In many Orthodox communities, the status quo prohibits women from becoming synagogue presidents. Sometimes this condition is laid out in synagogue by-laws, and other times it is an implicit and unwritten understanding. For whatever reason, there are many communities that prohibit women from entering the highest ranks in synagogue leadership, despite their authority in the secular world.
Join JOFA in celebrating women who have served and currently serve as presidents of Orthodox synagogues by visiting our Presidential Wall of Honor. We encourage you to share information about women synagogue presidents you know who are not yet on our list.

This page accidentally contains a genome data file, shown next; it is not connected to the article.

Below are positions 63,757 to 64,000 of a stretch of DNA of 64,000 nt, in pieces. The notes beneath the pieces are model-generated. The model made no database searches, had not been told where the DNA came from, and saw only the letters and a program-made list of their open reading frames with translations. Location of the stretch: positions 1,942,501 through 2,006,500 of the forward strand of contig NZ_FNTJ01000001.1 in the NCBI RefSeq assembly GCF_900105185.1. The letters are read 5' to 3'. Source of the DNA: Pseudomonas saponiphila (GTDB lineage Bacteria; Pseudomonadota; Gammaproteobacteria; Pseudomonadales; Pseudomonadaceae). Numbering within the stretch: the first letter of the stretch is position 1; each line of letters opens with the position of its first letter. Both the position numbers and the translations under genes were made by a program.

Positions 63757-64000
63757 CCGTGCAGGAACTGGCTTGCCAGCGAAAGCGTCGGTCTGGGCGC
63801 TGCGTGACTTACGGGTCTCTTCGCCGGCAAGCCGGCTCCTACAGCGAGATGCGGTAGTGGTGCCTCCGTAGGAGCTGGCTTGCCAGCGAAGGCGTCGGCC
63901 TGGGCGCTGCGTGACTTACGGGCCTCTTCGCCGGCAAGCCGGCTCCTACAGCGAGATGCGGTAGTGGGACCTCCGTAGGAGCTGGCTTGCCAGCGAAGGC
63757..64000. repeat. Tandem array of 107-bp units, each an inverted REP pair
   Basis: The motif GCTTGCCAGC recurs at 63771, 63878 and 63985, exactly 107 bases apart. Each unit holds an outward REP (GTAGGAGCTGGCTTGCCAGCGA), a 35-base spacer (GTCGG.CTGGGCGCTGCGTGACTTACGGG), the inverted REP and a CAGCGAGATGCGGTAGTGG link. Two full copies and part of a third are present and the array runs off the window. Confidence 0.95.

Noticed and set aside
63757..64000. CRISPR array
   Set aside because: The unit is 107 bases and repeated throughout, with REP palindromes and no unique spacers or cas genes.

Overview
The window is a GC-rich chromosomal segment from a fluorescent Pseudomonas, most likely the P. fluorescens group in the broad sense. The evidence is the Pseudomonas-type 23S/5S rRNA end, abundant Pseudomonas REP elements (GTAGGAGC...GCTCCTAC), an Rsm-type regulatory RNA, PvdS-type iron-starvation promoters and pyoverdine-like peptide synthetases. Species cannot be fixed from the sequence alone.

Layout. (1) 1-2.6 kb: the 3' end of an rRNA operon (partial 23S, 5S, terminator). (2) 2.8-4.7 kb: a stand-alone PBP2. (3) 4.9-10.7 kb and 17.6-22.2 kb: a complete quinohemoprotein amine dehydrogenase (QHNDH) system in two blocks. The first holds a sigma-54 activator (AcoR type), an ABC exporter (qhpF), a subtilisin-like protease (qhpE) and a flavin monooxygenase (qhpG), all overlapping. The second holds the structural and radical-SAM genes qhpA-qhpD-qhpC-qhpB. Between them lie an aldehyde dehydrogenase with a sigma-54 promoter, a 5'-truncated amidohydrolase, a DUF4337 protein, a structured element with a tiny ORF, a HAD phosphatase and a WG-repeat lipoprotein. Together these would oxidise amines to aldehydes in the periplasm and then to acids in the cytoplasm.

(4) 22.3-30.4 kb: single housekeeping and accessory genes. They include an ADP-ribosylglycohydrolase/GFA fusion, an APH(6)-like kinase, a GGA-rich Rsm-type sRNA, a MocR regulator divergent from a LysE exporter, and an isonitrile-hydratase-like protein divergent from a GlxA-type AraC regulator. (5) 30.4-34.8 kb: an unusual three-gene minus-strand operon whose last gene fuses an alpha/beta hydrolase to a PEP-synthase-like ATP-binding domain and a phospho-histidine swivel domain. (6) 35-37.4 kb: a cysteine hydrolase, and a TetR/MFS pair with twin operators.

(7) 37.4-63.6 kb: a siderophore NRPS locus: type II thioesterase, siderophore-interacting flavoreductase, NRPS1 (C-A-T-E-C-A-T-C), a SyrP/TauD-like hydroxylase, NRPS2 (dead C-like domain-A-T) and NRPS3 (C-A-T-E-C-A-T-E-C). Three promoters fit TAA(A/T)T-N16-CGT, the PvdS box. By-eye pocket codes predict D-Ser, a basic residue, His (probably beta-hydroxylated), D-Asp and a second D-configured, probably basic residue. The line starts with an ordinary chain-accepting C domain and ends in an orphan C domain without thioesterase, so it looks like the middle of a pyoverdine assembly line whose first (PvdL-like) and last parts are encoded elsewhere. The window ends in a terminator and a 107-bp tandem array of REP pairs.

We are confident that in the future we will see this list grow in length and look forward to many more opportunities to celebrate these women’s achievements.
Why aren’t more women presidents of Orthodox synagogues?
Call to Action: Tell us about the current state of your synagogue’s policies on this topic by filling out a brief survey here.
To learn more about some of the halakhic discussions regarding women serving as communal leaders, read “A King… and Not a Queen” (from JOFA Journal, Winter 2004) here or listen to Why the Rambam was Wrong: Women in Leadership by Daniel Sperber (JOFA Conference, 2010).